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Vigil case goes to district court

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By Tris DeRoma

Brandi Vigil, the Alcade woman accused of trying to cash $3,555.07 in checks she stole out the mailboxes of Los Alamos residents in 2013, will be heading from magistrate court to district court.
However, her attorney, Tyr Loranger, almost derailed those plans, entering a motion centering on right to speedy trial laws.
“My client informed me that she was picked up on a warrant on the 11th of September. Her release order was filed on or about Dec. 10, but she was not released until Dec. 24 of 2014. This is approximately three and a half months.” He then quoted a statute to Los Alamos Magistrate Court Judge Pat Casados that emphasized a suspect in a crime cannot be held more than 10 days before their preliminary hearing if they’re in custody and no more than 60 days if they aren’t in custody.
“In this case, Ms. Vigil was in custody, and so the state was well outside its time limits,” he said.
The prosecution however argued that Vigil was held without prejudice, so the limits didn’t apply.
Tyranger argued that there was nothing to support the prosecution’s claims.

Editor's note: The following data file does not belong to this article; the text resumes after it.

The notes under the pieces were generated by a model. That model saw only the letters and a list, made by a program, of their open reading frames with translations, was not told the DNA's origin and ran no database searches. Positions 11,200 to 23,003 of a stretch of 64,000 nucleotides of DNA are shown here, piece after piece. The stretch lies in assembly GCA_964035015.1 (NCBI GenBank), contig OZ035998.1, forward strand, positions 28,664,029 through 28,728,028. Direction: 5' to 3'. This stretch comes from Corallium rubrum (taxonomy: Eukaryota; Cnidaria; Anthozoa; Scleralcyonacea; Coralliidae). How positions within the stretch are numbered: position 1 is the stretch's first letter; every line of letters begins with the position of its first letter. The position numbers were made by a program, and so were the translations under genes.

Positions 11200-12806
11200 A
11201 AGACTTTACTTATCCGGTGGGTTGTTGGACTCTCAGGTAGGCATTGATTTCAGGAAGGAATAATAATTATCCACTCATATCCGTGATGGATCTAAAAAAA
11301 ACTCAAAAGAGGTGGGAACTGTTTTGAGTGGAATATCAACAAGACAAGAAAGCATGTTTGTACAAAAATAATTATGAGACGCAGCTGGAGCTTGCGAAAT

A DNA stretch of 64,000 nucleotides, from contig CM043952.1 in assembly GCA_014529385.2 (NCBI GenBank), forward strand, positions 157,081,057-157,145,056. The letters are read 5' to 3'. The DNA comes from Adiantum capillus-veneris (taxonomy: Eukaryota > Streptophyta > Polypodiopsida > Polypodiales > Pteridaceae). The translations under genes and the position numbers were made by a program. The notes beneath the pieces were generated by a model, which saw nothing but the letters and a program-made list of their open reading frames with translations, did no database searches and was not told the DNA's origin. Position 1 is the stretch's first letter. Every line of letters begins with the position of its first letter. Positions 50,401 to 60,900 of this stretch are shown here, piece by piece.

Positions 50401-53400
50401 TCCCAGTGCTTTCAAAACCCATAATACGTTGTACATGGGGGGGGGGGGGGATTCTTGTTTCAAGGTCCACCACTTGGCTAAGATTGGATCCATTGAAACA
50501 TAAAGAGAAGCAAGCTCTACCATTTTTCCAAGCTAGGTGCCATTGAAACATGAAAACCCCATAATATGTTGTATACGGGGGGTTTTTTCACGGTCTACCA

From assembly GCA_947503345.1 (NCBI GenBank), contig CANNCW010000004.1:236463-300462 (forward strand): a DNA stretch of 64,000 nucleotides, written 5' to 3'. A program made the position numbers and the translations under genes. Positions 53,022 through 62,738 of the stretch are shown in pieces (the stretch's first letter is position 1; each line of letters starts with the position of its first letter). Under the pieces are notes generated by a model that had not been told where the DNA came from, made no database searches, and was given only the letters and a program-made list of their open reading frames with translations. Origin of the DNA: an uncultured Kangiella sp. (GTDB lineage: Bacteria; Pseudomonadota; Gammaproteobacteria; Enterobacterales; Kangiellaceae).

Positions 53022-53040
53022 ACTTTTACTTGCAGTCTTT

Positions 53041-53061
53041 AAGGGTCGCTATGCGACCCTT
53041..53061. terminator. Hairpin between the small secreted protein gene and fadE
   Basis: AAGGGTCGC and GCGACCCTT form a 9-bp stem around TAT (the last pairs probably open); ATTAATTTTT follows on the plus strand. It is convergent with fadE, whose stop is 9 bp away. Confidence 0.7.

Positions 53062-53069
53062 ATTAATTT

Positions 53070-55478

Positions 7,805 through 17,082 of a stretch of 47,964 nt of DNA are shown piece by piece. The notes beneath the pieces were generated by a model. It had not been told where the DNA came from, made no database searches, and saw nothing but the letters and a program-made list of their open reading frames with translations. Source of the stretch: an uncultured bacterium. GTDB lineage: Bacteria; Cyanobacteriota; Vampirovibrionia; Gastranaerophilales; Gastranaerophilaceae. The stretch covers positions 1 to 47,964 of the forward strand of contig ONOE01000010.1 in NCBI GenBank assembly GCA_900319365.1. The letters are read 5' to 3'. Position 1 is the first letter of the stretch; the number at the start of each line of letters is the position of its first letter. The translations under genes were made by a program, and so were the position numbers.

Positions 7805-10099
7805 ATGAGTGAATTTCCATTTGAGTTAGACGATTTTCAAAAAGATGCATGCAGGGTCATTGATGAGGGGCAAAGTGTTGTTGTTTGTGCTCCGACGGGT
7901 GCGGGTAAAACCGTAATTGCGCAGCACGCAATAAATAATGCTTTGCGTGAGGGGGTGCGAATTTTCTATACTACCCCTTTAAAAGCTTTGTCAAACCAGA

“There was not good cause established by the state,” he said. “...The exception is very clear. No preliminary hearing shall be heard after the time limits have lapsed.”
Assistant District Attorney Kent Wahlquist argued that regardless of the time limits, dismissal is not the answer and that magistrate court has the option of expanding the time between arrest and preliminary hearing if it so chooses.
Casados sided with Wahlquist, so Vigil’s case was bound over to district court. As of press time, a date has not been set.
Shortly after she was arrested in 2013, Vigil was charged with four counts of forgery (issue or transfer, $2500 or less) and one count of conspiracy to commit forgery (issue or transfer, $2500 or less). If given the maximum sentence for all of the counts, Vigil could serve a maximum of 12 years in prison and a $12,500 fine.